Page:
their auxiliary data.  It also implies "CcWwRrSs", but as 'B' is given, 'b' is
      not implied.
      Signed-off-by: default avatarDavid Howells <dhowells@redhat.com>
    • David Howells's avatar
      FS-Cache: Annotate slow-work runqueue proc lines for FS-Cache work items · 440f0aff
      David Howells authored
      Annotate slow-work runqueue proc lines for FS-Cache work items.  Objects
      include the object ID and the state.  Operations include the object ID, the
      operation ID and the operation type and state.
      Signed-off-by: default avatarDavid Howells <dhowells@redhat.com>
    • David Howells's avatar
      SLOW_WORK: Wait for outstanding work items belonging to a module to clear · 3d7a641e
      David Howells authored
      Wait for outstanding slow work items belonging to a module to clear when
      unregistering that module as a user of the facility.  This prevents the put_ref
      code of a work item from being taken away before it returns.
      Signed-off-by: default avatarDavid Howells <dhowells@redhat.com>
  10. 27 May, 2009 1 commit
  11. 03 Apr, 2009 12 commits
    • David Howells's avatar
      FS-Cache: Implement data I/O part of netfs API · b5108822
      David Howells authored
      Implement the data I/O part of the FS-Cache netfs API.  The documentation and
      API header file were added in a previous patch.
      This patch implements the following functions for the netfs to call:
       (*) fscache_attr_changed().
           Indicate that the object has changed its attributes.  The only attribute
           currently recorded is the file size.  Only pages within the set file size
           will be stored in the cache.
           This operation is submitted for asynchronous processing, and will return
           immediately.  It will return -ENOMEM if an out of memory error is
           encountered, -ENOBUFS if the object is not actually cached, or 0 if the
           operation is successfully queued.
       (*) fscache_read_or_alloc_page().
       (*) fscache_read_or_alloc_pages().
           Request data be fetched from the disk, and allocate internal metadata to
           track the netfs pages and reserve disk space for unknown pages.
           These operations perform semi-asynchronous data reads.  Upon returning
           they will indicate which pages they think can be retrieved from disk, and
           will have set in progress attempts to retrieve those pages.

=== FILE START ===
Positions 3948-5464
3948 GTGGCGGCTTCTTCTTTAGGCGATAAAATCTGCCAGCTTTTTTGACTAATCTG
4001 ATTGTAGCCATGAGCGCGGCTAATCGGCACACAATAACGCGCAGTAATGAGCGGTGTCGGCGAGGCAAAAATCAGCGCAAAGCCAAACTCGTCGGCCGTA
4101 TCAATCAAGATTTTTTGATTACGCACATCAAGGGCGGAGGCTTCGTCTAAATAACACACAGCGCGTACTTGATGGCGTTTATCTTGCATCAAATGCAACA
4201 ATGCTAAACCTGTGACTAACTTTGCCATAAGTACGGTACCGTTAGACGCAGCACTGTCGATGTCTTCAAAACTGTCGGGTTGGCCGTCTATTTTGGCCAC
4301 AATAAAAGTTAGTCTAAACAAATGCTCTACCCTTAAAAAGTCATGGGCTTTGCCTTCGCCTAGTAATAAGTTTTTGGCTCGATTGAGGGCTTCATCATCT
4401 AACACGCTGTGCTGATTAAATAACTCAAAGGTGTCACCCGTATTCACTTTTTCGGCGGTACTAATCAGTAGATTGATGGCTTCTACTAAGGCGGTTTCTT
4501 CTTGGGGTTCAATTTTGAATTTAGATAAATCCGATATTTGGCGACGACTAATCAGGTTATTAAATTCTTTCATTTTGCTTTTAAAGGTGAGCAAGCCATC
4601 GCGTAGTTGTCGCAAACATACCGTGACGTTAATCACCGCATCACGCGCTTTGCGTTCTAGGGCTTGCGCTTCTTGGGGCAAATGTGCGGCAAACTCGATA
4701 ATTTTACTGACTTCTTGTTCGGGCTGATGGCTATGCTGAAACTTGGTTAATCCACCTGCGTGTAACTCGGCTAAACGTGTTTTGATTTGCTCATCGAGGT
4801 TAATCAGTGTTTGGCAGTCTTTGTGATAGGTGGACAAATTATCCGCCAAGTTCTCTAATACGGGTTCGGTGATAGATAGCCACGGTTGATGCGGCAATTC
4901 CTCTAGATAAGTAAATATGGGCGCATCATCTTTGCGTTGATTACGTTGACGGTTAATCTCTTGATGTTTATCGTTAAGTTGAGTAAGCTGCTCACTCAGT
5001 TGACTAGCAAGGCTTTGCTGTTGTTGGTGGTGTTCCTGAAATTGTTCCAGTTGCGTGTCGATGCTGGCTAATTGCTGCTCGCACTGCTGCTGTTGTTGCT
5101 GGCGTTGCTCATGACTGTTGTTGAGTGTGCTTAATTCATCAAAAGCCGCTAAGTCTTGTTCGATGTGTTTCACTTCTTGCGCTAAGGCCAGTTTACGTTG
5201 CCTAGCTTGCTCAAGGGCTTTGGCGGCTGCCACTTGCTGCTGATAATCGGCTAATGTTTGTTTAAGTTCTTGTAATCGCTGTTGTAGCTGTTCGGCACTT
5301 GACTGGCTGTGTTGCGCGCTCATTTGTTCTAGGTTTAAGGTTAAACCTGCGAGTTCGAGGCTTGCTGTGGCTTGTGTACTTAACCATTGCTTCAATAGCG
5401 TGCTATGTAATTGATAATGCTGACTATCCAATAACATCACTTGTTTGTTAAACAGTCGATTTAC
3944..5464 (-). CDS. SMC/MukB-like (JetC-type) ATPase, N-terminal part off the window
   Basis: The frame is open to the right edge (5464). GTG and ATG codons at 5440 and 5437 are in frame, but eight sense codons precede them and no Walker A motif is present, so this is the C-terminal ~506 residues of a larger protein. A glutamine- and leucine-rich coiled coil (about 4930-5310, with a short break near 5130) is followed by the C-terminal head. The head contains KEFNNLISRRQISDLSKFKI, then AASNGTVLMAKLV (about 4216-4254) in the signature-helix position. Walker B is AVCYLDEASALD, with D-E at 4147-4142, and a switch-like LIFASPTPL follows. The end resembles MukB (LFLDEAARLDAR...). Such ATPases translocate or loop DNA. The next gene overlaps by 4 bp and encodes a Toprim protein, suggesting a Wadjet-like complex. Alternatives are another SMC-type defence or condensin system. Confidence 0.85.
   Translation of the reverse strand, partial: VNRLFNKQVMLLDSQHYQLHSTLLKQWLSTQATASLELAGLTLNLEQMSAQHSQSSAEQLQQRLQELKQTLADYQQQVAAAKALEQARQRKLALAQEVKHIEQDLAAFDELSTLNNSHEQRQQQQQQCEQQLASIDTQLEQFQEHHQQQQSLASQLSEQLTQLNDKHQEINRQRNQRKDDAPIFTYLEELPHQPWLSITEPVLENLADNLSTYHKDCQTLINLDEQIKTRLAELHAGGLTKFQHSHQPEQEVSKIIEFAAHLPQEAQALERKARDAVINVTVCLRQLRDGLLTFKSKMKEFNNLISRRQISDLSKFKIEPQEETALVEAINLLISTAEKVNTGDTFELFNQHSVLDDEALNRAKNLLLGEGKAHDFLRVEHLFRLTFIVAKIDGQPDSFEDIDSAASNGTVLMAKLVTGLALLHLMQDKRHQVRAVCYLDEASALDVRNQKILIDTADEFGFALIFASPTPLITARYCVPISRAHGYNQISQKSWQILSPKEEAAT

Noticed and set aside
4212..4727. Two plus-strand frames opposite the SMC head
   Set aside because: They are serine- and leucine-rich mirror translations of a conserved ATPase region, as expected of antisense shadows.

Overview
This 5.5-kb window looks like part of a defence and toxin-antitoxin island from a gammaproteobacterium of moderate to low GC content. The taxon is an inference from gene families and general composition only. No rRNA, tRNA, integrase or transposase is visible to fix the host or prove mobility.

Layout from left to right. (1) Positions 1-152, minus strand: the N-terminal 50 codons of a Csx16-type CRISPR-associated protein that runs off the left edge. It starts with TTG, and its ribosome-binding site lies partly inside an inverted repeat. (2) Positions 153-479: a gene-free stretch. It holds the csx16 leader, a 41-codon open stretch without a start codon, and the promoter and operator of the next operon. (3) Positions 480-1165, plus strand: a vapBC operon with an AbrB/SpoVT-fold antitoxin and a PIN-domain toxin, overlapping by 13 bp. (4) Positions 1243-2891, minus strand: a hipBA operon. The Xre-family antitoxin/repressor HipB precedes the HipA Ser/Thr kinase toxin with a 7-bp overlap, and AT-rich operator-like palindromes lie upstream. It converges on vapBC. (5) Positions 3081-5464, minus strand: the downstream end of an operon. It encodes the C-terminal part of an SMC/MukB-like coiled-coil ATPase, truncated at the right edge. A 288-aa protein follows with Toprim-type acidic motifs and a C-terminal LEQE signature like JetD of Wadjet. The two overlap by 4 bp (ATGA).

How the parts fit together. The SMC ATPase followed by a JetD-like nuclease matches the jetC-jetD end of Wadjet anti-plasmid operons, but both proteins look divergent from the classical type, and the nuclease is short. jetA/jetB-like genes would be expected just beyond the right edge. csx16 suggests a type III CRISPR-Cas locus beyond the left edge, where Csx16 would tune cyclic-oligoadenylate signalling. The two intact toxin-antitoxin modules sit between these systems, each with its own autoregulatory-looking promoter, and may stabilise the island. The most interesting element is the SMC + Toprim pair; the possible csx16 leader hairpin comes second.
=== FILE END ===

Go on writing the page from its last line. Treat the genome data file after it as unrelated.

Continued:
These will return, in order of preference, -ENOMEM on memory allocation
           error, -ERESTARTSYS if a signal interrupted proceedings, -ENODATA if one
           or more requested pages are not yet cached, -ENOBUFS if the object is not
           actually cached or if there isn't space for future pages to be cached on
           this object, or 0 if successful.
           In the case of the multipage function, the pages for which reads are set
           in progress will be removed from the list and the page count decreased
           If any read operations should fail, the completion function will be given
           an error, and will also be passed contextual information to allow the
           netfs to fall back to querying the server for the absent pages.
           For each successful read, the page completion function will also be
           Any pages subsequently tracked by the cache will have PG_fscache set upon
           them on return.  fscache_uncache_page() must be called for such pages.
           If supplied by the netfs, the mark_pages_cached() cookie op will be
           invoked for any pages now tracked.
       (*) fscache_alloc_page().
           Allocate internal metadata to track a netfs page and reserve disk space.
           This will return -ENOMEM on memory allocation error, -ERESTARTSYS on
           signal, -ENOBUFS if the object isn't cached, or there isn't enough space
           in the cache, or 0 if successful.
           Any pages subsequently tracked by the cache will have PG_fscache set upon
           them on return.  fscache_uncache_page() must be called for such pages.
           If supplied by the netfs, the mark_pages_cached() cookie op will be
           invoked for any pages now tracked.
       (*) fscache_write_page().
           Request data be stored to disk.  This may only be called on pages that
           have been read or alloc'd by the above three functions and have not yet
           been uncached.
           This will return -ENOMEM on memory allocation error, -ERESTARTSYS on
           signal, -ENOBUFS if the object isn't cached, or there isn't immediately
           enough space in the cache, or 0 if successful.
           On a successful return, this operation will have queued the page for
           asynchronous writing to the cache.  The page will be returned with
           PG_fscache_write set until the write completes one way or another.  The
           caller will not be notified if the write fails due to an I/O error.  If
           that happens, the object will become available and all pending writes will
           be aborted.
           Note that the cache may batch up page writes, and so it may take a while
           to get around to writing them out.
           The caller must assume that until PG_fscache_write is cleared the page is